Updated 5:45 p.m. Tuesday.
The man accused of entering a Squirrel Hill synagogue with a Colt AR-15 rifle and three Glock .357 handguns, killing 11 people, injuring six more and making anti-Semitic remarks to law enforcement appeared Downtown before a federal judge today.
Robert Bowers, 46, of Baldwin was formally charged with 29 federal counts related to Saturday’s mass shooting at the Tree of Life Congregation. Authorities are calling the attack a hate crime.
Bowers was shackled in a wheelchair but showed no obvious signs of injury at the Joseph F. Weis Jr. Federal Courthouse on Grant Street where he appeared in front of U.S. Magistrate Judge Robert C. Mitchell. Bowers was released from Allegheny General Hospital this morning after being treated there for gunshot wounds.
When Mitchell asked Bowers if he’d seen a copy of the criminal complaint against him, Bowers said, “Yes, sir,” and waived the reading of the complaint and a reading of the potential penalties.
He spoke clearly and simply when addressed by Mitchell and showed no emotion.
Bowers is charged with:
- 11 counts of obstruction of exercise of religious beliefs resulting in death
- 11 counts of use of a firearm to commit murder during and in relation to a crime of violence
- 4 counts of obstruction of exercise of religious beliefs resulting in bodily injury to a public safety officer
- 3 counts of use and discharge of a firearm during and in relation to a crime of violence
After today’s hearing, U.S. Attorney for the Western District of Pennsylvania Scott Brady confirmed he has initiated the approval process for seeking the death penalty against Bowers.
“Following consultation with the Justice Department’s Capital Crimes Unit and a careful review of the matter based upon the facts and the law, the ultimate decision regarding capital charges rests with U.S. Attorney General Jeff Sessions,” Brady’s office wrote in a statement.
He previously said 22 charges filed against Bowers — counts of obstruction of exercise of religious beliefs resulting in death and counts of use of a firearm to commit murder during and in relation to a crime of violence — are each punishable by death.
Mitchell said Bowers submitted a financial claim requesting the appointment of a public defender.
The 1:30 p.m. hearing ended in a matter of minutes with Mitchell scheduling a preliminary hearing in the case for 10 a.m. Thursday. Mitchell ordered Bowers be held in federal custody until then.
Margaret Philbin, a spokesperson for federal prosecutors with the United States Attorney’s Office for the Western District of Pennsylvania, said she did not know where Bowers would be housed during that time or in the immediate future.
A separate statement from Brady’s office said Thursday’s preliminary hearing will be their opportunity to present “evidence demonstrating that Robert Bowers murdered 11 people who were exercising their religious beliefs, and that he shot or injured six others, four of whom were police officers responding to the shooting.”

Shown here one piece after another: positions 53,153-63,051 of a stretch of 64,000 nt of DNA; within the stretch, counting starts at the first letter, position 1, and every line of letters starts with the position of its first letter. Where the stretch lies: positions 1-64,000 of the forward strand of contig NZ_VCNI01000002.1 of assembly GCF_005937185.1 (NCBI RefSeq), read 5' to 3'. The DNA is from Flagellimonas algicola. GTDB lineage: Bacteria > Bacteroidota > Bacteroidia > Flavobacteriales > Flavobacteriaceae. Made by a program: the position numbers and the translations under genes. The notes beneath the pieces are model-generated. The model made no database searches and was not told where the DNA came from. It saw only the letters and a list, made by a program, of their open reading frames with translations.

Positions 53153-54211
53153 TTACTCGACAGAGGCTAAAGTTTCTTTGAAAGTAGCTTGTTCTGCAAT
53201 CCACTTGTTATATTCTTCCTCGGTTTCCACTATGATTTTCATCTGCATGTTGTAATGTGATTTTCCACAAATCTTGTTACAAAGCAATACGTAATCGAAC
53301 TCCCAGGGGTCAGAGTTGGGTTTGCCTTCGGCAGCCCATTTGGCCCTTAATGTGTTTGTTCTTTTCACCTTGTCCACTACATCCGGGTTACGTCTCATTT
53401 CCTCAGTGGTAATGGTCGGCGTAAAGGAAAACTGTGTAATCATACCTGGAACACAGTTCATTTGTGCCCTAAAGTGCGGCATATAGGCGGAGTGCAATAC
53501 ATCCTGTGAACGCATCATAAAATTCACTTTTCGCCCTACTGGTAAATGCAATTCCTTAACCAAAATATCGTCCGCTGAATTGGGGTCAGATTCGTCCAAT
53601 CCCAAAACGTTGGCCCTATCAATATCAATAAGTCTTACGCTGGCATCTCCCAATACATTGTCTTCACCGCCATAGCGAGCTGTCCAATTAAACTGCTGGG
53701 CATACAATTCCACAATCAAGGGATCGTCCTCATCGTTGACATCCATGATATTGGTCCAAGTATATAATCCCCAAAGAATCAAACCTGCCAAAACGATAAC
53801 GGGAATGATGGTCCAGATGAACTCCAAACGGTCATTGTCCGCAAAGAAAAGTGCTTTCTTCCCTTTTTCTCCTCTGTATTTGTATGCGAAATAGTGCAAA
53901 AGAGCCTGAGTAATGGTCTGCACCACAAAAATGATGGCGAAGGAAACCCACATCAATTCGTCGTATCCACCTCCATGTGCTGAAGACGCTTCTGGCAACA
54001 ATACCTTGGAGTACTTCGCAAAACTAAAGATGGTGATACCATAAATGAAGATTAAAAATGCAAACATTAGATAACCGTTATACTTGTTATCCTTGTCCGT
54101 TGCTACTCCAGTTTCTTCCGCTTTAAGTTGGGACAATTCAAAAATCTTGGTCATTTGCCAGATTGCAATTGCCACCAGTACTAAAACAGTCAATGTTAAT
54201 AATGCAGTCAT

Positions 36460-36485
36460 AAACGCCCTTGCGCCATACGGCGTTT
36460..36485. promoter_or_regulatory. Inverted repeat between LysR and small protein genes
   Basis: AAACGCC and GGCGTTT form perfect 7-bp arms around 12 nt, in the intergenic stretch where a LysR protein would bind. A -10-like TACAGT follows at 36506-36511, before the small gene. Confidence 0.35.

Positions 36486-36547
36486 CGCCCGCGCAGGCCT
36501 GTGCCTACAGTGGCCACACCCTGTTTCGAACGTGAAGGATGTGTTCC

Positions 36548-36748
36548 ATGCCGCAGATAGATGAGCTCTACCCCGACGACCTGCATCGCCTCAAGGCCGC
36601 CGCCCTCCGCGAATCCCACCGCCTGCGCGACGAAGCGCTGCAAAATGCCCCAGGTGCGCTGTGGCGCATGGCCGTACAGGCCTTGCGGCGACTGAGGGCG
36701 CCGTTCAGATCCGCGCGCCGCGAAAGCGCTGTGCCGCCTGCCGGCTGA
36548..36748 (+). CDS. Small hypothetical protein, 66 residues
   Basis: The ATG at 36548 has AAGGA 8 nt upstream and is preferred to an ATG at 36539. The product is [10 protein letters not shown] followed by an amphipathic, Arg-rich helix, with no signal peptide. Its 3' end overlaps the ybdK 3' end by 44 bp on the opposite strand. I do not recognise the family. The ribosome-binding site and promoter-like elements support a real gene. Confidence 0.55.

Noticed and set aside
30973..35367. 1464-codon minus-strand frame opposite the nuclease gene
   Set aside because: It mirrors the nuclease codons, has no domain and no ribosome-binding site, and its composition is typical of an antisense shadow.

No additional information about that evidence was immediately made available. Brady said while the investigation continues, his office must present this case to a federal grand jury within 30 days of today’s court appearance, under law.
“Our thoughts and prayers continue to be with the victims’ families and with the community,” Brady added in speaking with reporters.
“Rest assured, we have a team of prosecutors working hard to ensure that justice is done.”
U.S. Attorney Scott W. Brady made a very brief statement summarizing initial proceedings for Robert Bowers on Oct. 29, 2018 at the federal courthouse.Cara Owsley / USA TODAY Network
The courtroom audience was mostly reporters, some from international outlets. Also in attendance was Jon Pushinsky, an attorney and member of the Tree of Life Congregation.
Pushinsky told a group of press after the hearing that he had come to “show we remain strong and will stand up to evil.”
Asked his reaction to seeing Bowers in person, Pushinsky said it was “not the face of villainy I thought we would see.” He described feeling underwhelmed.
Bowers is also charged at the state level with 11 counts of homicide, 6 counts of criminal attempt, 6 counts of aggravated assault, and 13 counts of ethnic intimidation, a first-degree felony, “based on what Bowers described himself as his hatred for ‘Jews,’” per a criminal complaint filed by Pittsburgh Police.
Officials have indicated the federal charges would take priority. Asked about this by email, Mike Manko, a spokesperson with Allegheny County District Attorney Stephen A. Zappala Jr.’s office, said he is “not in a position to comment on that right now.”
Joyce Fienberg, 75, of Oakland; Richard Gottfried, 65, of Ross Township; Rose Mallinger, 97, of Squirrel Hill; Jerry Rabinowitz, 66, of Edgewood; Cecil Rosenthal, 59, and David Rosenthal, 54, brothers from Squirrel Hill; Bernice Simon, 84, and Sylvan Simon, 86, a married couple from Wilkinsburg; Daniel Stein, 71, of Squirrel Hill; Melvin Wax, 87, of Squirrel Hill; and Irving Younger, 69, of Mt. Washington were killed in the synagogue attack. Read more about them here.
This article was corrected to include the correct age for Melvin Wax.